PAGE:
Activision Blizzard’s portfolio contains a vast number of intellectual properties (IPs), some of which include Candy Crush Saga, Call of Duty, Diablo, World of Warcraft, and Overwatch. However, representatives of the Redmond corporation claim in official documents that the manufacturer and publisher do not have any major brands whose acquisition would disrupt the order on the market and adversely affect competition. They state that this assertion is based on the fact that the manufacturer and publisher do not have any large brands.
The investigation into Microsoft’s purchase of Activision Blizzard is still in progress, and it is being carried out by a variety of organizations located in a great number of nations. Earlier on in the week, we published a study in which we discussed the activities of Brazil’s Administrative Council for Economic Defense. A detailed acquisition statement was issued by the Americans in response to a number of comments, one of which was a comment made by Sony Interactive Entertainment on the potential adverse effect the acquisition could have on the industry.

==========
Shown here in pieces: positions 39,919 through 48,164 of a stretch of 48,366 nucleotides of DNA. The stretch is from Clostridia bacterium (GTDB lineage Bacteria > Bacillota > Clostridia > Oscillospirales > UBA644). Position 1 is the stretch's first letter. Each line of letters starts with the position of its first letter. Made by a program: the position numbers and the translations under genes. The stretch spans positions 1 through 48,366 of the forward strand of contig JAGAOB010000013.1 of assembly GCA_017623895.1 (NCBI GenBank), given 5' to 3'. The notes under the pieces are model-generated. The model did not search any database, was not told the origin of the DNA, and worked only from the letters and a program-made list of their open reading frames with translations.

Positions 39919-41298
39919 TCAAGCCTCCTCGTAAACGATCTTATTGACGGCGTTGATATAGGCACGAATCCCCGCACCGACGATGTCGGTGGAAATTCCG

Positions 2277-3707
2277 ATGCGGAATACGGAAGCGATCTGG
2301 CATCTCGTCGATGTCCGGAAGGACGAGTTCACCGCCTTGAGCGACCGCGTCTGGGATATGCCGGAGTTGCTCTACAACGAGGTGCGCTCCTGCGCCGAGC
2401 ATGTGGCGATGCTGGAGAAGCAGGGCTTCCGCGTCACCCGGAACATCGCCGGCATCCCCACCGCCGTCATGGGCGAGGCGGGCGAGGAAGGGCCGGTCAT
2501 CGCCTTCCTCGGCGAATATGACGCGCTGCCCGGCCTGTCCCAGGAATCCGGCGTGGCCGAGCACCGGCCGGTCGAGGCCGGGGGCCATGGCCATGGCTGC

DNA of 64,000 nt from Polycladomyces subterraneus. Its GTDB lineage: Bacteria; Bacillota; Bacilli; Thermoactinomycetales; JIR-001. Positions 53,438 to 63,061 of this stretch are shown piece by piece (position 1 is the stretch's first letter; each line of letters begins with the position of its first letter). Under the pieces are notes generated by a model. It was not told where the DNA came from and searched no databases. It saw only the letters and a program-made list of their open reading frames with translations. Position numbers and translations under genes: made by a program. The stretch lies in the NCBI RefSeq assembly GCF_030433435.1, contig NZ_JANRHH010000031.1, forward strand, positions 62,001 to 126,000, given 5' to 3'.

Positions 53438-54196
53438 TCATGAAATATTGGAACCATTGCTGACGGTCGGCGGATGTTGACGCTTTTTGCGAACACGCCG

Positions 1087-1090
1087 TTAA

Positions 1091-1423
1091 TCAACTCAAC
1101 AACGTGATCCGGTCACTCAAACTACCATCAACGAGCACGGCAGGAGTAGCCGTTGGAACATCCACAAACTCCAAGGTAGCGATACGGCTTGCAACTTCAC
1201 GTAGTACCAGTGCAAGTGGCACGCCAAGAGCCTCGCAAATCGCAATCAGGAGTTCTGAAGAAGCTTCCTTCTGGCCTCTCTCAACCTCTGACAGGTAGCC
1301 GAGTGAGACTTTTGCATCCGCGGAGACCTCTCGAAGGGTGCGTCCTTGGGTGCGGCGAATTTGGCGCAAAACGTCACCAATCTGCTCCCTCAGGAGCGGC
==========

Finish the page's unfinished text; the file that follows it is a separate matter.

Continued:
The colossus from Redmond addresses any concerns that may have been raised over the purchase. However, in the report that was made in June for the officials of New Zealand, one can find a very interesting overview of the accomplishments of the organization. Activision Blizzard does not actually have any major hits, the acquisition of which would have an effect on the industry as a whole, according to the ruling class at Microsoft:
“In the case of Activision Blizzard, there is nothing special about the games that the company develops and publishes that would make them a “must have” for other PC and console game distributors and raise concerns about possible violations of competition law.”
In light of the fact that games in the Call of Duty series have enjoyed enormous popularity for over a decade and are breaking record after record, and that brands such as World of Warcraft and Diablo have a large group of devoted fans, the aforementioned statement is likely to elicit a variety of responses. This is especially true when we consider the fact that It also appears to be significant that Diablo Immortal has recently achieved success.
Microsoft is attempting to explain the merger in a quite humorous manner; for example, the corporation asks whether it intends to spend close to 70 billion dollars on games that are average or below average. There is no question that the Americans want to persuade the officials to approve the purchase at whatever cost, and they want to underline that they will not limit the platforms on which Activision’s works will make their initial appearance.